Le freak, c'est chicA key difference between the theories animating the work of Obama's economists and the theories behind the Levy-Kalecki formula are that the former assume people will act rationally in accordance with government prodding and the latter consider the possibility that people will freak out. Contrary to mainstream economics beliefs that people operate with perfect knowledge, Levy-Kalecki assumes that economic participants -- families, officials, workers, investors and executives -- grope about their lives in an atmosphere of uncertainty, develop false beliefs and make mistakes, especially when surprised.
While mainstream economics argues that markets and people tend toward a harmonious equilibrium that can be guided by didactic government action, Levy-Kalecki suggests behavior instead tends toward disequilibrium. The difference in policy that must be developed in each case is profound, for the former tends to rely on inflexible formulas while the latter would seek to constantly adjust.
The rubber meets the road now in two views of how individuals will react to incentives embedded in the stimulus package. The Obama team apparently believes enough dollars are being applied via government credits, direct spending and state grants to overcome the deep erosion of individual Americans' consumption. Yet Wall Street practitioners who follow Levy-Kalecki tell me that the package falls short by a whopping $1 trillion.
Without directly creating private jobs via public-works projects to give laid-off workers new income streams -- and thus help people stop obsessing about a bleak future -- the Levy-Kalecki model forecasts the next year will feature a steep climb in saving, plunge in spending, wipeout in corporate earnings and disintegration of the stock market.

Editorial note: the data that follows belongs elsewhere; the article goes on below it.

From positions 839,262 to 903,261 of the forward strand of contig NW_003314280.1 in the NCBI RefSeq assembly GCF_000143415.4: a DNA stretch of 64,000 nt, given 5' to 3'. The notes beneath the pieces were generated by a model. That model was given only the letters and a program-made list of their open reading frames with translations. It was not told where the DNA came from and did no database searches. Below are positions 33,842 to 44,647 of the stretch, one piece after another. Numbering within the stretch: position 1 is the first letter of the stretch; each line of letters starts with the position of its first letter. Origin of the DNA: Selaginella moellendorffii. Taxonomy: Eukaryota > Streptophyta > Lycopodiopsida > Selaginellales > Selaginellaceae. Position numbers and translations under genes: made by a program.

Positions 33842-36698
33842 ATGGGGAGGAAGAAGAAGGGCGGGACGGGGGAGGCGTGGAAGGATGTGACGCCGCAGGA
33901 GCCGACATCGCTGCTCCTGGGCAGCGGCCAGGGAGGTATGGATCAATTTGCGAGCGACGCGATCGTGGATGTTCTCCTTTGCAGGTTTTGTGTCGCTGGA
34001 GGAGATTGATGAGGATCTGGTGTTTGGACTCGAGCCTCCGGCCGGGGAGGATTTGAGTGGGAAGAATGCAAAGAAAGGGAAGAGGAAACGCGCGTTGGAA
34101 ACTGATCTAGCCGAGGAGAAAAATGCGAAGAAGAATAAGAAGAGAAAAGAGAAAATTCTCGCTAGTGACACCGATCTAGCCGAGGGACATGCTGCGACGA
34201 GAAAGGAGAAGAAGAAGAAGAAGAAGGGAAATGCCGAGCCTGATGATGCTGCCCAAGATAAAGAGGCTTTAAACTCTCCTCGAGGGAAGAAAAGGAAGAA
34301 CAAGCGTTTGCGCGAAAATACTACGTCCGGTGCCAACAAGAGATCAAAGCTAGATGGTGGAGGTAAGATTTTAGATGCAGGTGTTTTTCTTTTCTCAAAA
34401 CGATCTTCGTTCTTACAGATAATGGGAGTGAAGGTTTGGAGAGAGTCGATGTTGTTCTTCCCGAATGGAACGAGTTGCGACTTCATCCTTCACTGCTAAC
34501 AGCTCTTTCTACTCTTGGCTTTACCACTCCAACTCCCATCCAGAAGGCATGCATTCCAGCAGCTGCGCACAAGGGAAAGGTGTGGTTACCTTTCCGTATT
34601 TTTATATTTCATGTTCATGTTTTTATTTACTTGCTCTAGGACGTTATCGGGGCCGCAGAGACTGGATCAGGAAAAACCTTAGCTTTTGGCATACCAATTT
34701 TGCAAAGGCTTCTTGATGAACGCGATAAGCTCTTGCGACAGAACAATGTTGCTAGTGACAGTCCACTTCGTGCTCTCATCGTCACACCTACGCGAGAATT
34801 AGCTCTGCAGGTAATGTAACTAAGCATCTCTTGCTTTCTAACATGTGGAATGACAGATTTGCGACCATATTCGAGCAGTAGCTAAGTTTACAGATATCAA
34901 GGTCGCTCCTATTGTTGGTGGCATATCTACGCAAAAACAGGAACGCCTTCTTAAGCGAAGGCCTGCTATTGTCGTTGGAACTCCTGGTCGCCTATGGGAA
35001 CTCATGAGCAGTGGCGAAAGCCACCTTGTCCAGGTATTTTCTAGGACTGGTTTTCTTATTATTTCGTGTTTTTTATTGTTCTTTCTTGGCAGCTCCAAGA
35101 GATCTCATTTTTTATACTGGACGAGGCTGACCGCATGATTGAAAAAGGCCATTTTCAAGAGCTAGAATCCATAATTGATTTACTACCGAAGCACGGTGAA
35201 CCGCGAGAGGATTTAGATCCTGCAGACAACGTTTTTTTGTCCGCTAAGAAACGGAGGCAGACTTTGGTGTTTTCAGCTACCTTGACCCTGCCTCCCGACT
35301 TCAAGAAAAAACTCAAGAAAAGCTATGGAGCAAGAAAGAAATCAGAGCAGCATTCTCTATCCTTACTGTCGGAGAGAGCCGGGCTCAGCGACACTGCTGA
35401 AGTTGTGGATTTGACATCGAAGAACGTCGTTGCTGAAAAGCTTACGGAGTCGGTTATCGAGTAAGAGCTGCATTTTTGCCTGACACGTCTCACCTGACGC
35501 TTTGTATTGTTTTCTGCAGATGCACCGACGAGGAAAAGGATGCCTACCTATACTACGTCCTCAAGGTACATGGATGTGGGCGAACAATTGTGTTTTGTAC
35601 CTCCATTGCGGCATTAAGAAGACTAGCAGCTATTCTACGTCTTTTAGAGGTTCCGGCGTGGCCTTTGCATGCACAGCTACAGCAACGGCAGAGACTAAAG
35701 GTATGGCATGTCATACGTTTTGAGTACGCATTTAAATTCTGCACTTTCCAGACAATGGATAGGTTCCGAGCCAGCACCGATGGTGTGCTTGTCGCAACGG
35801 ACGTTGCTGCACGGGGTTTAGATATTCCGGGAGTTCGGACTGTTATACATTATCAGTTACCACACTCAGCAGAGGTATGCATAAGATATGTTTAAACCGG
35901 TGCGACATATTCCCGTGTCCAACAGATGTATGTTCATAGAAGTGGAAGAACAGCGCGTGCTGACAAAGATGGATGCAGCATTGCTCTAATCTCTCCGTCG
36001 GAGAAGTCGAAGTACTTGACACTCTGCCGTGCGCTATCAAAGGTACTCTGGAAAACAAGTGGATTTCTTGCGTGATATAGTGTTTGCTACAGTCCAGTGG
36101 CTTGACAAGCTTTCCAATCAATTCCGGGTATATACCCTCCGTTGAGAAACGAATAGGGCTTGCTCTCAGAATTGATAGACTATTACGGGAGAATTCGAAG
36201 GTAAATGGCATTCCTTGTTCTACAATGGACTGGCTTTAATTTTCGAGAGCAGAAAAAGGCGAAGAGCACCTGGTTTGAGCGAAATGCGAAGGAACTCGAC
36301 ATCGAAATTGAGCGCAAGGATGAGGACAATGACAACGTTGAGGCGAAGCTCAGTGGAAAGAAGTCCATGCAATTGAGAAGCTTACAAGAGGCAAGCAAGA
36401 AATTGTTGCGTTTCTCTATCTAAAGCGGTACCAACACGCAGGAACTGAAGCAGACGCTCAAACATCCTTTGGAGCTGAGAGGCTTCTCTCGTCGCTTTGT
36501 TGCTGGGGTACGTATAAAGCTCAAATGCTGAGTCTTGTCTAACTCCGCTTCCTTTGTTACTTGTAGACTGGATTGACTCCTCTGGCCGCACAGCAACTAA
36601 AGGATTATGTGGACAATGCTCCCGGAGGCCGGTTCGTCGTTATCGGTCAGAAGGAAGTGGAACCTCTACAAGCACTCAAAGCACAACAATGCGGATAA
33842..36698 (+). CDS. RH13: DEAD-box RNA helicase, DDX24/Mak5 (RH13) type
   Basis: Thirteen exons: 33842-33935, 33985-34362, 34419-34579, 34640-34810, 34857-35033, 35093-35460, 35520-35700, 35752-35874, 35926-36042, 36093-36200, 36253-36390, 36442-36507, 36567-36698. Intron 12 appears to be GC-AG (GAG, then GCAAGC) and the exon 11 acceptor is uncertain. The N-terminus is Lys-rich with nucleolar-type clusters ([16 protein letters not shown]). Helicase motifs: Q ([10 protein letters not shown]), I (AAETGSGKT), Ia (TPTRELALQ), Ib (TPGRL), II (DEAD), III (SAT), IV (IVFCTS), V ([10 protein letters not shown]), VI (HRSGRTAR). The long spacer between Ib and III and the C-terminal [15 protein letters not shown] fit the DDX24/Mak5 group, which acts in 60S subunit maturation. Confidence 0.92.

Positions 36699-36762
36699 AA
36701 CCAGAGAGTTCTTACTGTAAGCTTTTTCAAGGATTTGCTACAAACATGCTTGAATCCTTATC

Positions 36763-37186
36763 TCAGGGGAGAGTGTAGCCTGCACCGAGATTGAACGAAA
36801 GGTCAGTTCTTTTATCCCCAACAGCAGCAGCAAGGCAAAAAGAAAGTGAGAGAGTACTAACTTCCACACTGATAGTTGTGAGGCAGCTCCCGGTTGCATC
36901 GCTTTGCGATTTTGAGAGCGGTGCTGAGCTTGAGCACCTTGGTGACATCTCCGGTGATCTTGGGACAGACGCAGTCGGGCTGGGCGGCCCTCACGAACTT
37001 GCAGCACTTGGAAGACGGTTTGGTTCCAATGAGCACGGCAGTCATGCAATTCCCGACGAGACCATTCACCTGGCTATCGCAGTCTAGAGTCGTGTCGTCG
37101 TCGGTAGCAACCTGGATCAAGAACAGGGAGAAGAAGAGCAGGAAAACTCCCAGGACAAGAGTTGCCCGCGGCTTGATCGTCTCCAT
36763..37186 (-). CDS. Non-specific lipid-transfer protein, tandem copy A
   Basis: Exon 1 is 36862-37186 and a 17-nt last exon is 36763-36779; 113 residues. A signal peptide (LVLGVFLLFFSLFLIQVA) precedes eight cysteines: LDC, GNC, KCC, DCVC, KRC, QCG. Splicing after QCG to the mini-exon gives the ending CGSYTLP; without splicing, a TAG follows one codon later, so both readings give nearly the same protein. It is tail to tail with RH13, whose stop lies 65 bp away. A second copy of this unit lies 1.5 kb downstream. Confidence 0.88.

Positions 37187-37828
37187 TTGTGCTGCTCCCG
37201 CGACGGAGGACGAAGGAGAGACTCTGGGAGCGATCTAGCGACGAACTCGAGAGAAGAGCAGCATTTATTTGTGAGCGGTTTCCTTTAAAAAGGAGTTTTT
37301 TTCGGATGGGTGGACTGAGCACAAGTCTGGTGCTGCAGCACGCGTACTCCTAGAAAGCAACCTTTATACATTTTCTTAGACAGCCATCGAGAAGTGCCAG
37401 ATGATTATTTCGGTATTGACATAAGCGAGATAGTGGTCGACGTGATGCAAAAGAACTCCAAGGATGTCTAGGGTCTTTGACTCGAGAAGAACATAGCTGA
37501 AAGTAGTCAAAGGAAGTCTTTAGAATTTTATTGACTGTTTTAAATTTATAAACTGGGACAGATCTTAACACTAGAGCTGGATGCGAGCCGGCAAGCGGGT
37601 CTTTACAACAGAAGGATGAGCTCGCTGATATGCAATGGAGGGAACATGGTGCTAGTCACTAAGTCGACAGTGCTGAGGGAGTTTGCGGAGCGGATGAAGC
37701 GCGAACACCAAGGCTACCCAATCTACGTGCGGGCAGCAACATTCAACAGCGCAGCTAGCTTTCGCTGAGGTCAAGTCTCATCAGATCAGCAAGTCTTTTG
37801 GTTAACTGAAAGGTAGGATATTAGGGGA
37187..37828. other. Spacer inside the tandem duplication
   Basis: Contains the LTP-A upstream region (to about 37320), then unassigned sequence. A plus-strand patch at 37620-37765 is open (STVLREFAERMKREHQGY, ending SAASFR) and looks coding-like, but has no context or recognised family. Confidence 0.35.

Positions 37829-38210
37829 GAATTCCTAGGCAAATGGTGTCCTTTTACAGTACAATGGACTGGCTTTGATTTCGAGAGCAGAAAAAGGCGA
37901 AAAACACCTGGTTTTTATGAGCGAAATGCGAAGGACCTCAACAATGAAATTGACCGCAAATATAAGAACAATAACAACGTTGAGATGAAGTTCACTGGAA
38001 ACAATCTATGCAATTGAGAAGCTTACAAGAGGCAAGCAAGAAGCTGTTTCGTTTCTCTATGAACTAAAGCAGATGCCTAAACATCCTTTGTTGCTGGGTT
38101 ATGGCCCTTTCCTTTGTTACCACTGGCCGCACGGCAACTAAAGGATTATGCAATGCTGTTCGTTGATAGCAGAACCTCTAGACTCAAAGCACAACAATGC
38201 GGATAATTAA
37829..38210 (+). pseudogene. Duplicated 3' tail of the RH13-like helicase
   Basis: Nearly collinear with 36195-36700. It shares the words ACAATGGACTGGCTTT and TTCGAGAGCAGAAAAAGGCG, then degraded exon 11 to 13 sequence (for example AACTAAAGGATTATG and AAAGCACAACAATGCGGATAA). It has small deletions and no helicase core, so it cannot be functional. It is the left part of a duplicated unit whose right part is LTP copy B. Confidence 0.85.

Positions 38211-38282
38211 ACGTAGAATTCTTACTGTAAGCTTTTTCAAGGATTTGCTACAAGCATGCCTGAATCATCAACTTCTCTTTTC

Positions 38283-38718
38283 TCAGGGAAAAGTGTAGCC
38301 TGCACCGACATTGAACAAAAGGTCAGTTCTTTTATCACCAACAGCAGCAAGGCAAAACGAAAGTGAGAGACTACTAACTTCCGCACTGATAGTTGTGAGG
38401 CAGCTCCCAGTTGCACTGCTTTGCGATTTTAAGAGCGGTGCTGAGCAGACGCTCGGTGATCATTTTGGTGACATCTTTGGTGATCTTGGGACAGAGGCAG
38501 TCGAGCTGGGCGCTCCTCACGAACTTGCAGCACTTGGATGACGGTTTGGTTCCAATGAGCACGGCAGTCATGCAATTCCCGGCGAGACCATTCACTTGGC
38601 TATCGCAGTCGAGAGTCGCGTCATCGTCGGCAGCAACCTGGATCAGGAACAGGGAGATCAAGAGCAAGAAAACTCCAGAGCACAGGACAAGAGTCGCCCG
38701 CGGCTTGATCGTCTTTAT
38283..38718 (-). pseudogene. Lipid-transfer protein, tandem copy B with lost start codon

Anticipating a collapseOne Levy-Kalecki adherent who runs a credit portfolio at a New York investment bank told me he believes that complacent policymakers don't seem to realize the nation faces a grave financial crisis on par with war. If people react to weakening job prospects by stiffing their credit card and mortgage lenders in order to save at a level that will let them survive a financial meltdown, he sees the potential for $6 trillion in lost spending over the next two years.
"This is what commodity, bond and stock markets are trying to price in right now," said the manager, who asked not to be identified. "Investors gave up waiting for the government to act effectively and are taking down the value of everything in anticipation of collapse."
- Talk back: Is the nation headed for a depression?
If we were dealing with only a global banking crisis, current policy might have been effective. But the credit drought has sparked what economists call a Fisher debt-deflation spiral, in which companies' long-term cost of funds is too high to provide a reasonable rate of return, so they cut both their borrowing and their investments. The less big companies borrow, the worse banks perform, the less they can lend to smaller companies and the less can be invested in expansion. Rinse and repeat until total implosion in a cycle already beset with individuals similarly disinclined to borrow and spend, as happened in the Great Depression.
Levy-Kalecki followers believe the answer to this is massive direct government public-works spending totaling up to 30% of gross domestic product, even if the national debt rises to greater than 100% of GDP from 60% today -- something along the lines that British economist John Maynard Keynes recommended in the Depression.
Since the Obama team has shunned that path, the fear now is that only an event similar to the one that bailed out the United States from the Great Depression will vanquish the six-headed beast of rising unemployment and savings rates, falling spending and earnings, debt deflation and corporate dis-investment. That was the intense manufacturing demands of World War II.
Hopefully a saner alternative will emerge.